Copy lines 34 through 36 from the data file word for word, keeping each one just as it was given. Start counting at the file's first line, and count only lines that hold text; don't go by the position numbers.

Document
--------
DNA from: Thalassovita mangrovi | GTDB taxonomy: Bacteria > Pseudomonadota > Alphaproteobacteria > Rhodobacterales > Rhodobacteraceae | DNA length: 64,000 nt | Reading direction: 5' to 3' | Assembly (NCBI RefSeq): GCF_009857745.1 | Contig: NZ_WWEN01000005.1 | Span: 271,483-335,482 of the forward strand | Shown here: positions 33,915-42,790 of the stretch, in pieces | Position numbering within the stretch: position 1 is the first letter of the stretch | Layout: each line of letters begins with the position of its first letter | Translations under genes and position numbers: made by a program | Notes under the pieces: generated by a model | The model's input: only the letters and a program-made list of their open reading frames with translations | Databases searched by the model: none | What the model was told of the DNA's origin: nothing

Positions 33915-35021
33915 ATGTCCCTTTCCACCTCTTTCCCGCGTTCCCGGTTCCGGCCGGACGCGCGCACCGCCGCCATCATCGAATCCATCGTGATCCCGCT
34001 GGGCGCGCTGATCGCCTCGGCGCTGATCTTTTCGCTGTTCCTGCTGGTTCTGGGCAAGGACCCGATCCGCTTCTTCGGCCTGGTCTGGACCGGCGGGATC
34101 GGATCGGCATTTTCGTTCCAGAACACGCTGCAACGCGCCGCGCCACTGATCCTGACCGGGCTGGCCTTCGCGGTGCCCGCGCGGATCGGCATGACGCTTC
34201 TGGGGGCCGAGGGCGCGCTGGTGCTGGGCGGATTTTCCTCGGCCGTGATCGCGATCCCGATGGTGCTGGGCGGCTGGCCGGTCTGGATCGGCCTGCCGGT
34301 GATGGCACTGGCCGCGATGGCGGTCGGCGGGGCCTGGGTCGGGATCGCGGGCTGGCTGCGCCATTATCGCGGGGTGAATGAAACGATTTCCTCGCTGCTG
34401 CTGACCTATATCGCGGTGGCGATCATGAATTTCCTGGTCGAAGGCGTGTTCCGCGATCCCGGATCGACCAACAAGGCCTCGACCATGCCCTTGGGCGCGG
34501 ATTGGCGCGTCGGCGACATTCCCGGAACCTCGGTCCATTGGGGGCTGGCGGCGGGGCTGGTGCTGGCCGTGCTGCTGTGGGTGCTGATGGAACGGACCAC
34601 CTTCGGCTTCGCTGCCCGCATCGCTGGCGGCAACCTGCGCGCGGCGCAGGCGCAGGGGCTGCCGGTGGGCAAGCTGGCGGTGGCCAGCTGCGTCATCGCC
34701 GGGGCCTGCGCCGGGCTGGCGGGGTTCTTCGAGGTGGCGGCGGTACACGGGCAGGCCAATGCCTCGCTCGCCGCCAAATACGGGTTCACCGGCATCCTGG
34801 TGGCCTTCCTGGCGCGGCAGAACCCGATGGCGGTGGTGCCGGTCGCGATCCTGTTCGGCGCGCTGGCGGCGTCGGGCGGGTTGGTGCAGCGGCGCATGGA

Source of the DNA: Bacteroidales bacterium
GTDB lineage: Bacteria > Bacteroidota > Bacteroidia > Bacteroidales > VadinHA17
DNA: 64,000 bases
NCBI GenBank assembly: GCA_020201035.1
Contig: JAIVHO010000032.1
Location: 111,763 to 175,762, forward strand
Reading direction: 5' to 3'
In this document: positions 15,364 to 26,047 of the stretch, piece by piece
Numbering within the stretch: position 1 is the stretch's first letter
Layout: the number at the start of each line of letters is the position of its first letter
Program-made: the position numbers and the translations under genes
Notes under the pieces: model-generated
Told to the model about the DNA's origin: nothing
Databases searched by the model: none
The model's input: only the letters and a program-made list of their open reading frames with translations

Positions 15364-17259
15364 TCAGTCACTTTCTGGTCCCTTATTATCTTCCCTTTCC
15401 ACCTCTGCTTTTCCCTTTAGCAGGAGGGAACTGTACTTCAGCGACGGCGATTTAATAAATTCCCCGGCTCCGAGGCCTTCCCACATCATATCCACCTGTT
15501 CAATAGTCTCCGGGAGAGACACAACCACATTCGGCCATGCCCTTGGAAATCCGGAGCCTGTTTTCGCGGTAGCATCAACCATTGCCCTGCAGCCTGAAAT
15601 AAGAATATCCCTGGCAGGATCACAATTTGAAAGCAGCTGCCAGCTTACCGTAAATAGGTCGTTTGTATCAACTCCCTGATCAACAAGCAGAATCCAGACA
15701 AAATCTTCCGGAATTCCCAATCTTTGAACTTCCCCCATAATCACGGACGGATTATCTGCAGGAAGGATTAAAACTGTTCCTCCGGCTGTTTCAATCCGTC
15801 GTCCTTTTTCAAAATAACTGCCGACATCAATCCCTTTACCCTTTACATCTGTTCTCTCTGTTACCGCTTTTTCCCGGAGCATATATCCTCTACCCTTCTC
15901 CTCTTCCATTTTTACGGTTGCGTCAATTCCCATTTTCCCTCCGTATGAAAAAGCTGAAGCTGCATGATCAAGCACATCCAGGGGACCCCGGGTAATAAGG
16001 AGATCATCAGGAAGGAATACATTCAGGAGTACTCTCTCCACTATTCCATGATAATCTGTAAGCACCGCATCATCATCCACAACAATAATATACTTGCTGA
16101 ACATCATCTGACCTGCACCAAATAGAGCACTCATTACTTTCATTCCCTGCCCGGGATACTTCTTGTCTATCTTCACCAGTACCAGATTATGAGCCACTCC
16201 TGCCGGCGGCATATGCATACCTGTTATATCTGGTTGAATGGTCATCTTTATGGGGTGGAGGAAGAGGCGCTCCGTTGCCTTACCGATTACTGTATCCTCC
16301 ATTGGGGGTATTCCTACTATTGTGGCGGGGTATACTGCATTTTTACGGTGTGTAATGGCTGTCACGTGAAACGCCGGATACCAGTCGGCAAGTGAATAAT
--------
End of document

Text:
15801 GTCCTTTTTCAAAATAACTGCCGACATCAATCCCTTTACCCTTTACATCTGTTCTCTCTGTTACCGCTTTTTCCCGGAGCATATATCCTCTACCCTTCTC
15901 CTCTTCCATTTTTACGGTTGCGTCAATTCCCATTTTCCCTCCGTATGAAAAAGCTGAAGCTGCATGATCAAGCACATCCAGGGGACCCCGGGTAATAAGG
16001 AGATCATCAGGAAGGAATACATTCAGGAGTACTCTCTCCACTATTCCATGATAATCTGTAAGCACCGCATCATCATCCACAACAATAATATACTTGCTGA